Deaf Poets Society

When I think of poetry, two things come to mind. One: my angsty junior-high days, when any heartache or misfortune became immortalized in the pages of my Mead five-section college-rule notebook. Two: Emily Dickinson. To all the poets and true poetry fans out there, I apologize for my embarrassingly shallow knowledge and perception of this field. However, you’ll be pleased to hear that my awareness and appreciation of poetry doubled yesterday thanks to Maya Washington.

Washington grew up in Plymouth, graduated from Wayzata High School, and made the most of many of the stages around the Twin Cities: Youth Performance Company, Guthrie Theater, Pillsbury House, History Theatre, Penumbra Theatre. She followed her love of acting to Los Angeles for her undergraduate education, majoring in, what else?, theater. She returned to Minnesota to get her master’s degree in creative writing from Hamline University in 2006. Degree in hand, she headed back to the West Coast (something about long winters…) and started working as a motivational speaker in L.A. in addition to acting.

What does any of this have to do with poetry? Her movie. In the spring of 2010, Washington realized that while she was giving students great advice to put their passion into action, she wasn’t living her life that way. One night, she had a dream about a deaf poet walking the streets of L.A., performing—in sign language. “I’ve had ideas for plays, poems, scripts, and characters come to me in dreams before,” she told me as we enjoyed a little early-spring sunshine on Nicollet Mall yesterday afternoon, “but this was the first time an idea for a film came to me. So, I went with it.”

Thanks to her work as an actress, Washington had quite a few contacts in the film industry. She started rounding them up—a cameraman here, a TV writer there—and soon, the film had taken on a life of its own. “It grew bigger than any of us anticipated—and fast,” she said.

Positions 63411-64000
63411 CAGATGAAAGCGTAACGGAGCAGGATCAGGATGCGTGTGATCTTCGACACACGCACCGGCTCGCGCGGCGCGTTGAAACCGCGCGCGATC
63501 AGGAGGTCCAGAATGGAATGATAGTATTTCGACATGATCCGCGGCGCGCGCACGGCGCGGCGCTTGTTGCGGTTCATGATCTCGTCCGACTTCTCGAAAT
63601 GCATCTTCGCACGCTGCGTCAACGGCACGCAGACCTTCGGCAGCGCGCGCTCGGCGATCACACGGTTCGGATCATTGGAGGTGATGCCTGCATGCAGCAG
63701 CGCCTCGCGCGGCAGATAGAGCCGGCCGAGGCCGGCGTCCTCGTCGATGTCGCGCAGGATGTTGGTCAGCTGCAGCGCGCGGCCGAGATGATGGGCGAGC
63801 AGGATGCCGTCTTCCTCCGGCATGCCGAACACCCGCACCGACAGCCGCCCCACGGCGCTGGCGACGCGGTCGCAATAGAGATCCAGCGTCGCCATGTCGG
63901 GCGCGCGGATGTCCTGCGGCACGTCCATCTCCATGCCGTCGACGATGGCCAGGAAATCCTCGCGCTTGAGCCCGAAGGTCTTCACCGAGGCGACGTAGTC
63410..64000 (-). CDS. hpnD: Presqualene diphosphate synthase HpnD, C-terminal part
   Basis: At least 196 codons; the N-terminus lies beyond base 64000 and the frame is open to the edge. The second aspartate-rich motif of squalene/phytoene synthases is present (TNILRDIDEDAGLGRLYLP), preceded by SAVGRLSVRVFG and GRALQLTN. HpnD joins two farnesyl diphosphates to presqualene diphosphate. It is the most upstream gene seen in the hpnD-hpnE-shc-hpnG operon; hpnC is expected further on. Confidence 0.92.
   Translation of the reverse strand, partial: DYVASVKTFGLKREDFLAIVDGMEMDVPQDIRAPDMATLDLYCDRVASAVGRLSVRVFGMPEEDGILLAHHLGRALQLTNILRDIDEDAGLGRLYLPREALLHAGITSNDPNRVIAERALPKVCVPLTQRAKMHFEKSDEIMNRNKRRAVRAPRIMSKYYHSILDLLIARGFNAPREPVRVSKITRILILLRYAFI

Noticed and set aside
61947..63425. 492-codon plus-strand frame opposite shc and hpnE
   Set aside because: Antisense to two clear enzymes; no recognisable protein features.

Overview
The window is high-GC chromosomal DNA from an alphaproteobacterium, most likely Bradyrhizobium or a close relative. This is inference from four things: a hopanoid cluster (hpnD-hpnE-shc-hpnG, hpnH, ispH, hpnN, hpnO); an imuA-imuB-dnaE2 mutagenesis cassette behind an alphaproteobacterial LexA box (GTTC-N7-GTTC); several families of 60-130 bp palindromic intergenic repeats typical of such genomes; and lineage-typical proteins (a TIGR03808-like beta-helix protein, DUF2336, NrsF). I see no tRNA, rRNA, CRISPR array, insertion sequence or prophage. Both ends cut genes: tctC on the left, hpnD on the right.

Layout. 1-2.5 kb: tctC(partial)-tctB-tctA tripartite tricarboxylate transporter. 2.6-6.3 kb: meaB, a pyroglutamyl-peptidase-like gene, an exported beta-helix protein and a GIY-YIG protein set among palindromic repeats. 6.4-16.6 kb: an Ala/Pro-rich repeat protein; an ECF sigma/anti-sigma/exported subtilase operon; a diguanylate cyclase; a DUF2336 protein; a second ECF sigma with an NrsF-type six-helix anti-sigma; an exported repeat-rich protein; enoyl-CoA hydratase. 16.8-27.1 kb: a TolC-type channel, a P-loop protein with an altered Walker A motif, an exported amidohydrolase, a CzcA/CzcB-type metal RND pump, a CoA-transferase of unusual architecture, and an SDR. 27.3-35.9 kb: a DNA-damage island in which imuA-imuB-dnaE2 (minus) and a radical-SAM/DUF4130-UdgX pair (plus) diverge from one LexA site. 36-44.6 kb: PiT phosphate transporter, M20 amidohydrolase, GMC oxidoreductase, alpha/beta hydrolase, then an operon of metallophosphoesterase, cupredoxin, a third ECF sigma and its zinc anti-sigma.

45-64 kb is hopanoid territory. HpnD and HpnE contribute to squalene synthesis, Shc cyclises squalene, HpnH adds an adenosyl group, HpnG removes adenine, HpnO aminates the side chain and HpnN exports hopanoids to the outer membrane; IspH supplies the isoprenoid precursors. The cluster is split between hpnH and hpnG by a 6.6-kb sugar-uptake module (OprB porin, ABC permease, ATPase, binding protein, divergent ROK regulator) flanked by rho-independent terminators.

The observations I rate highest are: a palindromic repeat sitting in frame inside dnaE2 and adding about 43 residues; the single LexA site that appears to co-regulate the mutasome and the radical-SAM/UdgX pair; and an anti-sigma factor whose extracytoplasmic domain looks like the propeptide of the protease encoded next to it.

Once things started falling into place, Washington set up a crowd-funding website in order to raise the $10,000 she needed to pay the actors, interpreters, and crew members. Then, she put out a casting call through the Greater Los Angeles Agency on Deafness (GLAD), and soon had cast many of Hollywood’s most talented deaf actors, poets, and comedians (Ryan Lane, CJ Jones, Zendrea Mitchell) for the movie. White Space was born.

Inception to presentation took less than a year, and this spring, the 10-minute-long film about a deaf performance poet (Ryan Lane) making his open-mic night debut for a hearing audience will be playing at 11 film festivals across the world, including the Minneapolis–St. Paul International Film Festival.

But Washington’s vision is more than just the movie. It’s also a poetry anthology: a collection of poetry, creative non-fiction, and art using literal or metaphorical “white space” to connect to thoughts and ideas.

“‘White space’ is the space between the lines,” Washington says. “In poems, it can be how you arrange words on a page. For our project, it represents the space between spoken language and sign language—the middle ground of communication.”

Together, the film and anthology expose the work of deaf performers and artists to the hearing world, illuminating the poetry, ideas, and talent we, the average hearing audience member, don’t regularly encounter. Or, as Washington puts it, “It’s art beyond entertainment; message-driven and impactful.”

It’s also the beginning of a movement; an effort that brings together two worlds that are similar yet separate, breaking down barriers and educating everyone on just how beautiful—and diverse—poetry can really be.

White Space will be screened at the Minneapolis-St. Paul International Film Festival Thursday, April 29, 7 p.m.
St. Anthony Main Theatre, 115 SE Main St., Mpls., 612-331-4723